Pumped Two Phase Evaporative Cooling Basics and Demonstration
Advanced Cooling Technologies, a global leader in delivering thermal management solutions for military, aerospace and commercial markets, presents its latest in a series of instructional videos on advanced thermal technologies.
You will learn the basic concepts of pumped two phase cooling, also known as evaporative cooling or flow boiling, and identify the benefits of the technology which have attracted the attention of so many thermal engineers. You will also discover how the technology works and how stable it can be, even in an unstable, multi-evaporator environment.
Most engineers are familiar with pumped single phase cooling. It’s used in car radiators and as cold plates to cool electronics.In these systems, a fluid, such as water, ethylene glycol, or a refrigerant is circulated from a pump through a cold plate where it removes the waste heat from the device. The working fluid, now at an elevated temperature, goes to a heat exchanger, where the waste heat is dissipated. The working fluid then goes to a reservoir tank where it is ready for the next cycle.
These systems work well in many applications, but increasing heat loads demand higher liquid flow rates, which results in larger pumps and more power. Also, as the liquid traverses through the cold plate channels, it increases in temperature. In some cases, the increase in temperature, delta T, from inlet to outlet can be significant.
Pumped two phase or evaporative cooling systems, use the same basic system level components as the pumped single phase system. However pumped two phase systems typically use refrigerants as the working fluid. Through refrigerant selection and appropriate controls, the refrigerant is designed to boil as it acquires heat from the hot surface of the device. More heat can be removed through the boiling process, otherwise known as latent heat, than through sensible heat with single phase cooling.
Boiling across the entire evaporator surface, offers a further advantage, in that the evaporator will have a very uniform surface temperature, typically within a few degrees. This near-isothermal performance is important for many applications such as laser devices, which have wavelength emission sensitivity.
Another key advantage of pumped two-phase or evaporative systems is, they do not require high coolant flow rates. As a result, smaller pumps requiring less power and weight can be used to remove higher amounts of heat, in effect, increasing the Coefficient of Performance, or C.O.P., of the cooling system. This means, more heat can be removed over a given surface with less pumping power. This is important for applications that must be compact and operate with minimal power.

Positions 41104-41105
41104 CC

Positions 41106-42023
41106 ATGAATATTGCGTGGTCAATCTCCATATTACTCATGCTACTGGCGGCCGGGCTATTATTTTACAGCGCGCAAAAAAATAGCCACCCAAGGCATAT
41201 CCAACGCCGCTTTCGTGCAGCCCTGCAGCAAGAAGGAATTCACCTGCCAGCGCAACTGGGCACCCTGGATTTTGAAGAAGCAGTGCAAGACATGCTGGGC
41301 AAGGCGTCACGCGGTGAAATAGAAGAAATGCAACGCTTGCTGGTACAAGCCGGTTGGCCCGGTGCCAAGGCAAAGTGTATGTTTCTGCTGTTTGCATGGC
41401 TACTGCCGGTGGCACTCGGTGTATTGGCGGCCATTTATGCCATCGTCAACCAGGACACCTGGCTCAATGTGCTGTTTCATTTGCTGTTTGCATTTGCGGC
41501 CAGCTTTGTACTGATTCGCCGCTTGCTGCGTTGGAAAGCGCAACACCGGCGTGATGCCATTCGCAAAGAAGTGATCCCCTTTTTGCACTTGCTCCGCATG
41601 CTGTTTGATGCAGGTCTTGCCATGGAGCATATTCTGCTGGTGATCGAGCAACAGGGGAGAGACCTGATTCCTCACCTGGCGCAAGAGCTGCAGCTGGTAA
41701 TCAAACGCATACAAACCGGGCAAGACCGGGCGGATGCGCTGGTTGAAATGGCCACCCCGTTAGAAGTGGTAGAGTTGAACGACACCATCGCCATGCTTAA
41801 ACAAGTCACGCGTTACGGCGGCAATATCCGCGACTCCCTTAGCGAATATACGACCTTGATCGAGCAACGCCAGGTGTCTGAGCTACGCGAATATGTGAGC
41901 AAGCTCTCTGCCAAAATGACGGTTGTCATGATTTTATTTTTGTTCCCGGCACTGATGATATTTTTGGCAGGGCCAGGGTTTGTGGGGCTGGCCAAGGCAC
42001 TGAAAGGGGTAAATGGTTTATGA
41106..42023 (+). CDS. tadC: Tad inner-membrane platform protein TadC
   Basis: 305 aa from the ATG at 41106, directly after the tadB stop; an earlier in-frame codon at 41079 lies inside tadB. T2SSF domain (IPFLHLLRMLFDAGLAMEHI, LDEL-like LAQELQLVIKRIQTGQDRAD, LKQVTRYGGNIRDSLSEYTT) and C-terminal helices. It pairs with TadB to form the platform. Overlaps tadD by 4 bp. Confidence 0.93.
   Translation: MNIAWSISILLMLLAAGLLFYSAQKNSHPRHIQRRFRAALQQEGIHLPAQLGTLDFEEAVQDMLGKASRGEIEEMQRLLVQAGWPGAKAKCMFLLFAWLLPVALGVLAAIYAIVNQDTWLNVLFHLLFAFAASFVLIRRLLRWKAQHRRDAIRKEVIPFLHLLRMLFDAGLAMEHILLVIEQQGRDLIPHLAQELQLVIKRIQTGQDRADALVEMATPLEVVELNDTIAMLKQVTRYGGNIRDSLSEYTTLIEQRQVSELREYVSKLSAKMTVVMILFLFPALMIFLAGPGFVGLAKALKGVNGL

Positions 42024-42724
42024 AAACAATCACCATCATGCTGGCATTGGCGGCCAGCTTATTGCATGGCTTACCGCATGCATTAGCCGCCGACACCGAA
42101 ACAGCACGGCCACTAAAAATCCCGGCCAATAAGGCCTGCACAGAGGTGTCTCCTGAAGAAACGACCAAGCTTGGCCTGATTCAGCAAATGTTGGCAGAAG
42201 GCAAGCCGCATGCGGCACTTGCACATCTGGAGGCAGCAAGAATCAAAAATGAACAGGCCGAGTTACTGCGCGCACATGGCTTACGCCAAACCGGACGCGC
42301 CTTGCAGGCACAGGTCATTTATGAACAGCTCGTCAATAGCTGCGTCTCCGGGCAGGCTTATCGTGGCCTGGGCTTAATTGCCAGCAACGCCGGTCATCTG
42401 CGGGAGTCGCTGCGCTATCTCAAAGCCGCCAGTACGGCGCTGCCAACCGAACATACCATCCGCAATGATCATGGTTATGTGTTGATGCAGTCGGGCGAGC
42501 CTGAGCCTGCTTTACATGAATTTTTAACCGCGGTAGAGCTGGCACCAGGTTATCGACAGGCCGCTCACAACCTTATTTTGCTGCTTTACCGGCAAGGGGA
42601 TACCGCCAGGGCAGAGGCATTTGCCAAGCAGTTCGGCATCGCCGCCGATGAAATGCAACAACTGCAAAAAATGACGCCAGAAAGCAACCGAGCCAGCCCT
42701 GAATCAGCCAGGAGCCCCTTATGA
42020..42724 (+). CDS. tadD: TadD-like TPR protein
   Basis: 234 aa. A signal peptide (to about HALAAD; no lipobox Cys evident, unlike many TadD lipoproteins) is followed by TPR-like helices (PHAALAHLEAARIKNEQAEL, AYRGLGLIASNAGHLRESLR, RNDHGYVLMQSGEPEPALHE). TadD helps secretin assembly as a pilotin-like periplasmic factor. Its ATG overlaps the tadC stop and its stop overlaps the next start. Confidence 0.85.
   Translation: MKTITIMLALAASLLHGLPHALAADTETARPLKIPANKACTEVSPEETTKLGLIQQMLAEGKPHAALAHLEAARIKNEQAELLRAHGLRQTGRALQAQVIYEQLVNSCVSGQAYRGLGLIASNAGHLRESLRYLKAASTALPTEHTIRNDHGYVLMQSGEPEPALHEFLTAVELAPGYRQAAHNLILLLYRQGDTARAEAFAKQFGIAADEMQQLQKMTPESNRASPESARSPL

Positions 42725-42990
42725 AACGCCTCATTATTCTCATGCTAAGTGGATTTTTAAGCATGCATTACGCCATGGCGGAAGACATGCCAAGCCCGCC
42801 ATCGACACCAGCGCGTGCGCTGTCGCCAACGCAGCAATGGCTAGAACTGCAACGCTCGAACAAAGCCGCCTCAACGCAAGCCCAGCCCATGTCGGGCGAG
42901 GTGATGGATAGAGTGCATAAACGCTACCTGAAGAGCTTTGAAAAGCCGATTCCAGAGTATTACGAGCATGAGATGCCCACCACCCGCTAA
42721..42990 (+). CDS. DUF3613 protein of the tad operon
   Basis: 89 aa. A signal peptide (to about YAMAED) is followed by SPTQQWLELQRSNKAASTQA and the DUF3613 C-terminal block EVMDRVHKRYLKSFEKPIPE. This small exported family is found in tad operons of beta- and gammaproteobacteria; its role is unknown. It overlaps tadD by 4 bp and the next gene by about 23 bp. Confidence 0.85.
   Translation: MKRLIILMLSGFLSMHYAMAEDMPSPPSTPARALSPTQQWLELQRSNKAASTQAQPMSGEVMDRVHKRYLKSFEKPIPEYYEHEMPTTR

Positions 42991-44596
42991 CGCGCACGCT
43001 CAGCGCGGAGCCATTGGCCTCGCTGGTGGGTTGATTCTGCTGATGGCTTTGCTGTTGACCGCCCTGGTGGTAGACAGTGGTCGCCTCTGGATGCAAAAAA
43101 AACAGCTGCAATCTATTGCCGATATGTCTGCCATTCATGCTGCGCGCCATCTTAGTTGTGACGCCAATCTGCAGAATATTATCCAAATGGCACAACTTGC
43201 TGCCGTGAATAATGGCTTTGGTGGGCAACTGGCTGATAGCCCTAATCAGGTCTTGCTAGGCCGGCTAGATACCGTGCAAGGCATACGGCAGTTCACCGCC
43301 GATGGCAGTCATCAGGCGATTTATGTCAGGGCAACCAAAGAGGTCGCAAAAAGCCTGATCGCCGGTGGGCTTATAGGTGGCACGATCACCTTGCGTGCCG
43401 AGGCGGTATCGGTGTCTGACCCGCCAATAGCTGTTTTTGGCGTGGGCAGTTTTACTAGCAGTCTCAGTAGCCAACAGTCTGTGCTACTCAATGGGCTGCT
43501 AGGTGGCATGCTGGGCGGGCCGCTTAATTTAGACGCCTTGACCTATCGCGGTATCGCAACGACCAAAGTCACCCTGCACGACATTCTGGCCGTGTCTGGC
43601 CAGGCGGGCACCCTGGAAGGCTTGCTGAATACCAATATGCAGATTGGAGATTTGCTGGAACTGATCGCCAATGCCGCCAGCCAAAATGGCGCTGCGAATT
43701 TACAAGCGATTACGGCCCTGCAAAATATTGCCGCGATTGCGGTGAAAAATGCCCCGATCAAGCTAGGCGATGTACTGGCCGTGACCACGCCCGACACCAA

In terms of weight and power savings, we have shown that for an 80 kilowatt heat load, a pumped liquid system would require a pump that utilizes five point three kilowatts of power and a flow rate of 134 liters per minute, to remove the waste heat. By contrast, a pumped two phase system would require pumping power of only 250 watts with a flow rate of 25 liters per minute, plus an 80% reduction in flow rate and a 95% reduction in power.
At Advanced Cooling Technologies, we have been working on pumped two-phase cooling systems for more than 10 years. We develop stand-alone, completely self-contained cooling systems for several high power electronic applications.
One of the common requirements of these applications is that the cooling system must provide coolant from a single source to several evaporators simultaneously, with each having a different heat load.
Here we see four parallel evaporators, each identified with a specific color and each with the capability of dissipating different heat loads. Evaporator one is red, two is yellow, three is orange and four is blue.
Here is a sample of one of the evaporators. The hot device is attached on one side and the fins which is viewable in the demo unit is on the other.
Under steady state conditions of applying 300 watts to each evaporator at a heat flux of 80 watts per centimeter squared, we can see the incoming liquid begin to boil, as it moves across the hot evaporator. At the end of the evaporator, we see mostly vapor, removing the waste heat. You can see the temperature of the evaporator is constant. Additionally, the fluid flow seen both on the graph and the display also show steady performance.
Now we begin to cycle the heat load on evaporator number 2. The heater is turned off for 2 seconds, on for 5, simulating a variable heat load. You can observe that flow, boiling at evaporator 2, becomes staggered and erratic as the temperature drops below the boiling point of the refrigerant. However, the performance of the other three evaporators remains stable.
We will now begin to cycle the heat load on evaporator 4 in a similar way as evaporator 2. Again, we see erratic boiling at both 2 and 4, but flow rate temperature and boiling remain constant for 1 and 3.
Now, we stop cycling the heat loads and see that all four evaporators are stable with constant heat load.
A key feature that enables this flexibility was achieved by placing flow restrictors in front of the evaporators. We can ensure that each of the evaporators receives the appropriate amount of coolant. This allows the performance of the other evaporators, to remain unchanged, as heat is applied to different evaporators at different times. In this way, we ensure that each evaporator provides adequate cooling to the device, as the other devices turn on and off.
Not only can pumped two phase cooling operate in an unstable, multi-evaporator environment, you have learned pumped two phase cooling can handle higher heat loads and is more efficient than pumped single phase cooling.
If you’d like more information on pumped two phase cooling, or any of our thermal technologies, please email us at email@example.com